If cold soup sounds weird to you, you should open your mind to the wonders of this creamy, tomato-basil-onion blend that makes a delicious appetizer or scrumptious light meal.

Featured Photo Credit: Steven Depolo/Flickr

Tags: hot weather dinner, no oven, summer dinner, summer food, what to eat when it's hot
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Say Hello To The Cucamelon, The Newest And Cutest Food Trend


By Cooking Panda

Have you ever heard of a cucamelon? That’s “cuke,” like “cucumber,” and “amelon.” If you take a look at one, you can see why it has this name. Appearing to be grape-sized watermelons, they actually taste more like cucumbers, with a hint of lemon.

This plant is native to Mexico and Central America, and it’s growing more and more popular in the United States as well. It grows on a vine and only takes about 80 days to grow from seed to maturity, wielding numerous little cucamelons in no time. According to the Huffington Post, you may be able to find these at some farmer’s markets, but of course you can also grow your own. It may be easiest to find seeds online, since they aren’t widely available yet.

As for the best way to enjoy cucamelons, they can be snacked on all by themselves, used as salad ingredients, pickled or even used as garnishes. Homestead and Prepper, a home and gardening site, reports that using dill and mint during pickling really enhances the cucamelon’s taste. Use them in ways you’d use cucumbers, or find new ways to use them as you grow to learn the taste.

If you’d like to grow them on your own at home, you’ll be happy to know that they are pretty versatile. Cucamelons don’t overrun the rest of the garden if you want to plant them among your other plants, and they can also grow in small spaces like pots or barrels. Just make sure you are prepared for them to grow three to five feet tall.

So, why haven’t we heard of these cute little plants before? It turns out they’ve been around for ages. They were actually said to have been eaten among the Aztecs. In Mexico and Central America, this plant is treated as a delicacy rather than an everyday food. This is probably one of the reasons we haven’t seen it trending sooner.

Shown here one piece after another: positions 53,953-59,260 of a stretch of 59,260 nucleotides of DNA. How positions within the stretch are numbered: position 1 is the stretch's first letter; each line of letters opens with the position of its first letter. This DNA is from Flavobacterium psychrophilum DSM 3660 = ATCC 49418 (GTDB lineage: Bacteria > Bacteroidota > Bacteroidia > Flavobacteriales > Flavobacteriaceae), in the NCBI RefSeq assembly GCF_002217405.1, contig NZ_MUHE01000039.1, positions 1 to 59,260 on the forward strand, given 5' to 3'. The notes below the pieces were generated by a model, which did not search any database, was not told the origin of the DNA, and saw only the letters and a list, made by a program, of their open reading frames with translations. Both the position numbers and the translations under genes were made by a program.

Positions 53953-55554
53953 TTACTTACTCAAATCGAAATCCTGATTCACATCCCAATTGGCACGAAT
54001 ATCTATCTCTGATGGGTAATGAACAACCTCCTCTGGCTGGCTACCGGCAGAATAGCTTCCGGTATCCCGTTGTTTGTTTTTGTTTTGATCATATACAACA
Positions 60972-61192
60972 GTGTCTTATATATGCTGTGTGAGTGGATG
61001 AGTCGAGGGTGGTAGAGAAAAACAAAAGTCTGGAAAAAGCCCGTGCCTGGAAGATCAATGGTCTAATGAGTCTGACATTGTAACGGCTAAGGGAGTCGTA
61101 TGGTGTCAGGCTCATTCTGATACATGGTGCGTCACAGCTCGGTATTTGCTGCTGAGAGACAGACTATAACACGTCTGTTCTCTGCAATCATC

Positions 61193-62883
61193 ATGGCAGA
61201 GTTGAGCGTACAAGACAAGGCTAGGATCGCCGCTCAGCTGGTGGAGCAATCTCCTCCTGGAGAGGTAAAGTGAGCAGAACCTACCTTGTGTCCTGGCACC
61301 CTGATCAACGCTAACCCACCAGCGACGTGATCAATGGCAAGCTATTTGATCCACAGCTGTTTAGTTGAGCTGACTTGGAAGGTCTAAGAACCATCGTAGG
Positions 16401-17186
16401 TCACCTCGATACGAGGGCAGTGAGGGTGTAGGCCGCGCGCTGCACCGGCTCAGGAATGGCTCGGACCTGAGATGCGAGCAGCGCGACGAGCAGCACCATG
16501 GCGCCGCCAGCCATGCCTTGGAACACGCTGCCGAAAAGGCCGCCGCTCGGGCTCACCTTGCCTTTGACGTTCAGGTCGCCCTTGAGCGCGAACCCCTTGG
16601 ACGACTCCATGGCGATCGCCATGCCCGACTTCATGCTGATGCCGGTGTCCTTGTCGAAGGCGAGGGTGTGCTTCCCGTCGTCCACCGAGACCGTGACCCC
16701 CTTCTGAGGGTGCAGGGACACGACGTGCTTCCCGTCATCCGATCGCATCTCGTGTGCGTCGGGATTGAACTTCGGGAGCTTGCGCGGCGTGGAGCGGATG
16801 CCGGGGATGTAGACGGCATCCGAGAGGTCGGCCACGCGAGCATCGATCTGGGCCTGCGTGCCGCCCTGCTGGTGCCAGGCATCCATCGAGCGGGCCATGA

Now that we’ve discovered cucamelons, expect to start stumbling over all kinds of new and interesting recipes that use them in the near future!

Sources: Huffington Post, Homestead & Prepper / Photo credit: nettle_guru/InstagramLeave It Better/Twitter

Tags: cucamelon, fruits and vegetables, gardening, summer food
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This Is Why Koreans Eat Boiling Soup On The Hottest Days Of The Year


By Cooking Panda

“Fight fire with fire!”

Instead of flocking to an ice cream shop or Popsicle stand on a hot, summer day, many Koreans prefer to partake of a hot bowl of “samgyetang.”

“[Samgyetang] has benefits [in the summer] because when it’s too hot, we eat cold things,” explained Choi Mi-hee, owner of Gangwon Toon Samgyetang in Ilsan, South Korea, as reported by Munchies. “Our stomach gets colder but the rest of us stays hot. So we have to make it the same temperature.”

Samgyetang consists of a young chicken “small enough to fit into a bowl and still very tender.” The poultry is filled with rice, and prepared with ginseng, chestnut, jujube, milk vetch root, garlic, and whatever other ingredients the chef chooses to add a special touch to the meal.

Similar to many traditional dishes in various cultures, the history of samgyetang stemmed from Korea’s period as an “agrarian backwater.” During that time, there was not a lot to eat, and the food that was available was of a lower quality.

Daniel Gray, restaurateur and blogger at Seoul Eats explains:

You didn’t usually have a lot of meat during that time. You couldn’t butcher a cow [in the summer], because everything would spoil. You couldn’t afford to have your cows be food instead of working your fields. A pig would be the same thing, so you had to have smaller kinds of animals: duck, dog, chicken, eel, those sorts of things. And by eating that and having protein in your body, you’d be able to work a little bit more.

On the three hottest days of the summer, otherwise known as the chobok, jungbok, and malbok, according to the lunar calendar, Korean residents head to samgyetang restaurants to enjoy this dish, along with either bottles of soju or ginseng liquor.

“Korea has a lot of foods that are traditionally eaten on certain days,” said restaurateur and Korean food expert, Joe McPherson. “It’s believed that eating a medicinal soup will replenish the nutrients lost from sweating during the hottest days of summer.”

“It may be psychosomatic, but for me, the ginseng in the soup and the ginseng liquor—usually sold in a shot glass with the soup—have cooling effects on my body,” McPherson said. “It’s surprising that a boiling-hot soup can make one feel refreshed in the hottest of summer days.”

Source: Munchies / Photo credit: Jo Turner/Munchies

Tags: cool down, korea, Samgyetang, summer food, traditional food